British archeologist Charles Leonard Woolley unearthed the earliest known board game in the late 1920’s. He was excavating a burial tomb in Ur, what is now southern Iraq. The game, buried with other treasure, had been interred nearly 4,500 years earlier. The Royal Game of Ur is the earliest known board game. Not only did Woolley find the game board and game pieces, he also found instructions for playing the game. They were engraved in cuneiform texts located at the site. The Royal Game of Ur, or the ‘game of 20 squares’ was a race game with two players racing to the end of the board. Since that time similar game boards have been found throughout the ancient world, from Egypt to India. The game Woolley found can still be played today, just as the ancient Sumerians enjoyed it.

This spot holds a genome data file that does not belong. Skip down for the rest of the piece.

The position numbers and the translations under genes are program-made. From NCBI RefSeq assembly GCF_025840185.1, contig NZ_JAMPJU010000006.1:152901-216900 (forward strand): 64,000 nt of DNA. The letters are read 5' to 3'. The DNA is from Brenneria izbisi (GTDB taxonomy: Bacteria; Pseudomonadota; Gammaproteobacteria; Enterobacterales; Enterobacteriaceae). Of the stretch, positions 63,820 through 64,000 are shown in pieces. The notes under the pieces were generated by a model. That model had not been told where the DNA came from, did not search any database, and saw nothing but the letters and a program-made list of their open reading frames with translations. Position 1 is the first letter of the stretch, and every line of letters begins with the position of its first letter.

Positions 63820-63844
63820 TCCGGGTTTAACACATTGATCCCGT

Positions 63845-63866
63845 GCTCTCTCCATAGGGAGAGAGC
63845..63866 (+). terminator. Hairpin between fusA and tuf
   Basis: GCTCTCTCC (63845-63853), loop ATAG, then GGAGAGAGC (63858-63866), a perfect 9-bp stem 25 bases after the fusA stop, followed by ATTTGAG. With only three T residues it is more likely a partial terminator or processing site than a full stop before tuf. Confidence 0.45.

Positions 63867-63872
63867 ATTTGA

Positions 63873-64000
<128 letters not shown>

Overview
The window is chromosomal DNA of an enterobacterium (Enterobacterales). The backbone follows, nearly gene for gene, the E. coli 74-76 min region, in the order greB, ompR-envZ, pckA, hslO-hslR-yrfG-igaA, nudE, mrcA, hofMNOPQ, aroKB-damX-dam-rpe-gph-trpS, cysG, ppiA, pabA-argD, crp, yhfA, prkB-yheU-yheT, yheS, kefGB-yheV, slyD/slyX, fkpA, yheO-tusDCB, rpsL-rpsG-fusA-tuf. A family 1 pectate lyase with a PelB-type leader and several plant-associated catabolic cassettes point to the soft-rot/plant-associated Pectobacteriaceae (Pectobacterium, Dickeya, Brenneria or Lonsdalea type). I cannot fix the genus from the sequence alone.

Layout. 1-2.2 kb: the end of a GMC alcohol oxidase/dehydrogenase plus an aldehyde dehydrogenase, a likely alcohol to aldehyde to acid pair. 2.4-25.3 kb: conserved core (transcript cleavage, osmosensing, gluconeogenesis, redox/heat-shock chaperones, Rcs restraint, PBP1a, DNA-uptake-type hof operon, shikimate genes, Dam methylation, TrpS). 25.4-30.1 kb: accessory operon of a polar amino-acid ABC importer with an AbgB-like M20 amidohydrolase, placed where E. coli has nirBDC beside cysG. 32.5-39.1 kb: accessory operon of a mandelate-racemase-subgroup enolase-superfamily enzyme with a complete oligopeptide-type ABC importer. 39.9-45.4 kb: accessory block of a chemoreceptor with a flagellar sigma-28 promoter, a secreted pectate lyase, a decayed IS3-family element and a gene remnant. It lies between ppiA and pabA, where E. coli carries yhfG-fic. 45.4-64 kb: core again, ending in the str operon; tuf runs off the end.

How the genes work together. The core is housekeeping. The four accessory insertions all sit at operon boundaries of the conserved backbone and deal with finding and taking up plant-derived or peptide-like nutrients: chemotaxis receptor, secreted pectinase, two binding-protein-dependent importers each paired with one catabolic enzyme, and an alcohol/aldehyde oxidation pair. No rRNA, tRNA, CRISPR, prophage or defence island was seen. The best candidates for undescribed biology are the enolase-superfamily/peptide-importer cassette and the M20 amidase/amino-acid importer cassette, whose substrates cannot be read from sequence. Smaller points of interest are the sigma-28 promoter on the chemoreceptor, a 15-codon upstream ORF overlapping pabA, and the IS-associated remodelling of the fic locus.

Board games have been popular in nearly every known civilization. Many civilizations were playing board games before they developed any form of written language.
Board games come in two basic types. The first uses strategy to win the game. The object is to block or capture opposing game pieces or to capture larger portions of the game board. Monopoly and checkers are both examples of the strategy game. Strategy alone does not insure victory.
Chance plays a significant role in most board games, but not all. Some of the most respectable board games, chess for example, focus on skill with very little luck involved.
Purists feel that luck is an undesirable element. They feel the games should be based entirely on strategy and skill. Others feel the element of chance gives these games more complexity with many more possible strategies. These people feel the element of luck makes these games more exciting. On the other hand, games that are completely games of c